Health

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The biggest question we get is how to continue exercising when injured. Injury doesn't mean you have to stop exercising. So we created a series of eBooks to guide you through the process.

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To celebrate the launch of the Training Tracker, we've distelled all the research on behaviour change down to just six steps. Follow these steps and write your future.

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As the squat has emerged from the shrouded worlds of powerlifting and strength and conditioning and entered the mainstream, one variation has been left in the shadows. The belt squat. Does the belt squat deserve a place among its more famous peers?

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There's a reason you get a dry mouth, and it can be a window into your nervous system. Understanding this can help you increase your performance.

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By understanding what triggers us to do something, we can engineer this trigger to build good habits, and modify bad habits.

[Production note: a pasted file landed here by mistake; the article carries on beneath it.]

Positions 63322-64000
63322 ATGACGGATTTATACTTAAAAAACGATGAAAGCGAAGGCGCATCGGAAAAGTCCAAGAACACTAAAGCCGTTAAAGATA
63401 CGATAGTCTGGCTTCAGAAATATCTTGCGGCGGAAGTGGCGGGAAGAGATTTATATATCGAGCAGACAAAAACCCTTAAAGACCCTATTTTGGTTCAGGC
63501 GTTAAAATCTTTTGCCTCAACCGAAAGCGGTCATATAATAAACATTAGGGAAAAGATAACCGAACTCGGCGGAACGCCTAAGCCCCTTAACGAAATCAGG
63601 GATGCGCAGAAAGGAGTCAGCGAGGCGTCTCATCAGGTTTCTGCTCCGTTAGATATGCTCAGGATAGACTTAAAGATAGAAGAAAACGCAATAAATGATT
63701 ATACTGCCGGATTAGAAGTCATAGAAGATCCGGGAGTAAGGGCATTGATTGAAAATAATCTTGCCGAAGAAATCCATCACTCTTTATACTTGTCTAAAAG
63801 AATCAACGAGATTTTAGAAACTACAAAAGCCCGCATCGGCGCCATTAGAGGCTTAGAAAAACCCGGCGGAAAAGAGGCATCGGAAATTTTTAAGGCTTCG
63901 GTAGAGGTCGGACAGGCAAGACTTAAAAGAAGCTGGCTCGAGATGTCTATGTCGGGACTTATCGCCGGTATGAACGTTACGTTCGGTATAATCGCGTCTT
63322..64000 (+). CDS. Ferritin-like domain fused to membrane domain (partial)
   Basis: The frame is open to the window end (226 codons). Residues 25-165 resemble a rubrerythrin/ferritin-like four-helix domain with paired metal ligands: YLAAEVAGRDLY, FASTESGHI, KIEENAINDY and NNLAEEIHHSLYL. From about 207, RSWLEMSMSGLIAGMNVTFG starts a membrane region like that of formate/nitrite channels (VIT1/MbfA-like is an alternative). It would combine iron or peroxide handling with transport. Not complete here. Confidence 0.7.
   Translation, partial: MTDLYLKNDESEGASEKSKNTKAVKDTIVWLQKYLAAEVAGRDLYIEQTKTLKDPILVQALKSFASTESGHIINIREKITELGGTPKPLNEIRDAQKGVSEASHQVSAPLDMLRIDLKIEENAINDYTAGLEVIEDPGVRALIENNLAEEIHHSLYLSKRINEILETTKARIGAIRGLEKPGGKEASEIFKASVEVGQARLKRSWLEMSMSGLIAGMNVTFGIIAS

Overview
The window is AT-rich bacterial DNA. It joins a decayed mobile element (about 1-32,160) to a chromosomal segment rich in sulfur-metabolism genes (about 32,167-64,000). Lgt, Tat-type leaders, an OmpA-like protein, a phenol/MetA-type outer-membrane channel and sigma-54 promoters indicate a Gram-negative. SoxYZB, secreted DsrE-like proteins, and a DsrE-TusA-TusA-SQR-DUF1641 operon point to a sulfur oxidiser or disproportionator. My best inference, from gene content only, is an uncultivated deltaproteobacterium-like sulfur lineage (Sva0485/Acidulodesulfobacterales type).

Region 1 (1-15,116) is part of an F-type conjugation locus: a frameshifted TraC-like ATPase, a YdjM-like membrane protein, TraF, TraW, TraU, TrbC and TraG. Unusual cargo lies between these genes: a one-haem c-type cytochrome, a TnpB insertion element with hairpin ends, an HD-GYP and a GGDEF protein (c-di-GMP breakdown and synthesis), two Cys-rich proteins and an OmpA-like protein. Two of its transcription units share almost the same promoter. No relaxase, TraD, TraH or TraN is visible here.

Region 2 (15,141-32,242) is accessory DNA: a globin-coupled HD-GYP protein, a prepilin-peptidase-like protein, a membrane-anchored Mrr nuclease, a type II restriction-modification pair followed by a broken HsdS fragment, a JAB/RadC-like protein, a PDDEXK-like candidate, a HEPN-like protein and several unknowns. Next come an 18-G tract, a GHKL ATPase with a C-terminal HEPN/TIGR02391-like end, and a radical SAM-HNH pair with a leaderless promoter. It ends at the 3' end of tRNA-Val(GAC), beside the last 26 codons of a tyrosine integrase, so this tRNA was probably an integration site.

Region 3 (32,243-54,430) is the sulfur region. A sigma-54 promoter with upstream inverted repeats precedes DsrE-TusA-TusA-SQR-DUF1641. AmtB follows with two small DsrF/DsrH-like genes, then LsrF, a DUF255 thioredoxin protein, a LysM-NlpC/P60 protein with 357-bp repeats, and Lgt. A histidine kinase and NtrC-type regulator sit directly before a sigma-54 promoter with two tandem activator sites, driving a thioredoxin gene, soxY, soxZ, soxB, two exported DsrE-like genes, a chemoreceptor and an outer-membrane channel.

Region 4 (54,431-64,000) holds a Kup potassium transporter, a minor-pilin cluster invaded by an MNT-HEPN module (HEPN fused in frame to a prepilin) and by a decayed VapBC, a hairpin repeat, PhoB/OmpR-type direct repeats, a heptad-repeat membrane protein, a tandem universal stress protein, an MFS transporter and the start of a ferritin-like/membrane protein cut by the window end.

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Recovering from injury can be a highly valuable opportunity to overhaul your movement patterns for long-term gain.

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The use of a lifting belt causes some controversy. But if we wade through unsupported opinions, what can the research tell us?

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What if you had the power to unlock your habits? What if you could make healthy behaviours automatic and easy? Here's how.

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There are two types of lazy. Short-term lazy. Long-term lazy. Will you choose laziness today or laziness in your future? You can't have both.

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Have you always fought the scales? Has your health journey been defined by alternating chapters of weight loss and weight gain? Well, there's a reason for it. And it's not a problem with you. Here's the answer.

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